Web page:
The dominant focus group participant is a gift

Anyone who has ever witnessed a focus group has encountered “that loud and dominating participant.” The one that we, as moderators, are instantly asked to quiet down in order to make room for the other participants. The one that we, in the name of methodology and validity, cannot allow to influence the opinions of the other participants.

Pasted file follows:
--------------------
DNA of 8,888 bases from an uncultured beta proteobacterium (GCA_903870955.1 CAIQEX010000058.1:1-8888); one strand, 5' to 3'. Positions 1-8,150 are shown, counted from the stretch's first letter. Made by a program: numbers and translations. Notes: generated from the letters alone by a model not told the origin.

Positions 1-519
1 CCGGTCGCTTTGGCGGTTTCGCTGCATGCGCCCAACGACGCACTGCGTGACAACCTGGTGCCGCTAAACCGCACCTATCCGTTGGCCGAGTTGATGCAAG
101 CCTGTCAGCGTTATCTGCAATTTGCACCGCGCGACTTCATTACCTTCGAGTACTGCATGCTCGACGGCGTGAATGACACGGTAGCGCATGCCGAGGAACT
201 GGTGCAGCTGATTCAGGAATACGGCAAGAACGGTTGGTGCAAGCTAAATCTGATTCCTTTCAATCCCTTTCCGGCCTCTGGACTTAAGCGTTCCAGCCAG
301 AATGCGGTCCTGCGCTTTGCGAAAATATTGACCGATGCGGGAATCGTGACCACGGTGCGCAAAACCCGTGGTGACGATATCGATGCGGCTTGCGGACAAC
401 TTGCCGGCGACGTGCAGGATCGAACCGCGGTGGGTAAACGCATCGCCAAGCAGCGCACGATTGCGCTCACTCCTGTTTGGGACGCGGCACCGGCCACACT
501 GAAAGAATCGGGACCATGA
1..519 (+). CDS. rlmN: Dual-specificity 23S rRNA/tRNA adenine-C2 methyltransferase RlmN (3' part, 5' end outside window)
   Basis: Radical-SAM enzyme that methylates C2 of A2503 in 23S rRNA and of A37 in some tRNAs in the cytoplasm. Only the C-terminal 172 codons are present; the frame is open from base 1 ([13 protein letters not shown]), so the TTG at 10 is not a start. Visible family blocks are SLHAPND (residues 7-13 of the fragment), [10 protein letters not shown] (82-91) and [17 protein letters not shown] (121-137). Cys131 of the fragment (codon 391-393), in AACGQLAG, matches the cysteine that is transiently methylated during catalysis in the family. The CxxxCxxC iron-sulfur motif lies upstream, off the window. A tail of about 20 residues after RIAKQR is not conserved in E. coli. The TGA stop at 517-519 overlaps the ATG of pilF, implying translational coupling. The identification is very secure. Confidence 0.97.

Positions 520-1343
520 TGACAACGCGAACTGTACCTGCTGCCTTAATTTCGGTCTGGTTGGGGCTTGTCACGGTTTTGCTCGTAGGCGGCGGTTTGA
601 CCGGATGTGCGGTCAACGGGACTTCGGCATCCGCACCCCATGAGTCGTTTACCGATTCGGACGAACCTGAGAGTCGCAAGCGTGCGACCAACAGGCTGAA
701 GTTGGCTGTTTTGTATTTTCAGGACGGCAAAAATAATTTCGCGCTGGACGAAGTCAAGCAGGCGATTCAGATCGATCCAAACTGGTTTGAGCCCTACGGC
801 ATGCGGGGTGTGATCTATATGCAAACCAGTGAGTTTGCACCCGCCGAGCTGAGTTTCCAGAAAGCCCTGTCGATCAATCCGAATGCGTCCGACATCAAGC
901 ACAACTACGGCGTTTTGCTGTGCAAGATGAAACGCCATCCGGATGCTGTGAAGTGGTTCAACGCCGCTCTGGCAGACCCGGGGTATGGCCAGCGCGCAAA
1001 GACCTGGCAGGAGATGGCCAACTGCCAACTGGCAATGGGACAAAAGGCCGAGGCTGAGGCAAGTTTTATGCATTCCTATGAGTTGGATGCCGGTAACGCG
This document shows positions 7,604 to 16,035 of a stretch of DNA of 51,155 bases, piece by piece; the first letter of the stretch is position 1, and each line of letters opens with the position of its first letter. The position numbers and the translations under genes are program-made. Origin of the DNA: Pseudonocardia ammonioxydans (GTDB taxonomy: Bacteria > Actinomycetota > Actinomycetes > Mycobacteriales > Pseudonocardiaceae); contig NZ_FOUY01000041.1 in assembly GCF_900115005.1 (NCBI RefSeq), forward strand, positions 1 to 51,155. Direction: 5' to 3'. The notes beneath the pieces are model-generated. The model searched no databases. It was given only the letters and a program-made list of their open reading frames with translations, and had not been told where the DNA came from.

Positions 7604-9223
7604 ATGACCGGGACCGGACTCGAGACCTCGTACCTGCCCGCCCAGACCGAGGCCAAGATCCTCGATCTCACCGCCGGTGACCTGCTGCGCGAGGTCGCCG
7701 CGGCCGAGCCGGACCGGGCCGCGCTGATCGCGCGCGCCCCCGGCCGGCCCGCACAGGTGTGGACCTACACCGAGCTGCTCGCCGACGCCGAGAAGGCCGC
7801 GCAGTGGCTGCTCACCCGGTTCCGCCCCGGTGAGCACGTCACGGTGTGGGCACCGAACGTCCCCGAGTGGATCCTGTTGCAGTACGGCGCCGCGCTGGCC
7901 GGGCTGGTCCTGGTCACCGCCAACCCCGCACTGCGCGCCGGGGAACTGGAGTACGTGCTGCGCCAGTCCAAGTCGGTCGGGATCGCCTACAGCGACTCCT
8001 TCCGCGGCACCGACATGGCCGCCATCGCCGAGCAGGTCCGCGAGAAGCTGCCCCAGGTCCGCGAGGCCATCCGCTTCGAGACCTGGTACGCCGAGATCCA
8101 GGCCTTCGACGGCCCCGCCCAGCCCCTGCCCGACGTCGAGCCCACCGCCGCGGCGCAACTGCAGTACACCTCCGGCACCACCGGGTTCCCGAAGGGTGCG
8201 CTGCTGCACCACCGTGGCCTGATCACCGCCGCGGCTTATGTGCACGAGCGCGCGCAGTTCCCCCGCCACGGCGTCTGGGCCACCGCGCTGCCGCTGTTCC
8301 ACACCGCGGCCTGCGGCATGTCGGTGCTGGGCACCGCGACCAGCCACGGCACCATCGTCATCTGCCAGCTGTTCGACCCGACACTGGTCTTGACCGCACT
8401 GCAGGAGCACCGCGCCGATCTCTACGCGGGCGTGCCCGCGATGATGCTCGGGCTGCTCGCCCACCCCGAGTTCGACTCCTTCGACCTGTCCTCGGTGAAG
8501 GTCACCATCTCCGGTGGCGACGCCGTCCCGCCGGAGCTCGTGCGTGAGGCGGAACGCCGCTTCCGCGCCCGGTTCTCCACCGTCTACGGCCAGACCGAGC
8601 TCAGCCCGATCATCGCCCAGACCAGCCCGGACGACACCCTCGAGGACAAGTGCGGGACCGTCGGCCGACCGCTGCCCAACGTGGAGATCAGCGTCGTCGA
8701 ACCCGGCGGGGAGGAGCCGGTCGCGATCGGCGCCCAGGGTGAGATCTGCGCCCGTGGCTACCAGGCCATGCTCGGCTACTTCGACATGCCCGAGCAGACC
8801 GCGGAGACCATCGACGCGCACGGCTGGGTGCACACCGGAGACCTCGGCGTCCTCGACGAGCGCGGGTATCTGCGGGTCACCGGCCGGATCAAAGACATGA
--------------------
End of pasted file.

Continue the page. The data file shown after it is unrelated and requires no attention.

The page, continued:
But does he really deserve his bad reputation? Or is he, in fact, an important part of the process?

Doesn’t he represent the type of argumentation and influencing of opinions, that we – even the quieter among us – encounter all the time?

We think that the dominant focus group participant is a gift to the process. Because he is just as influential and dominant around the dinner table, among his colleagues, and when he is drinking beers with his friends.

He is the one whom people look at and listen to. And as a focus group moderator we need him, because he gives us an insight into which arguments prevail in specific cases – and which do not.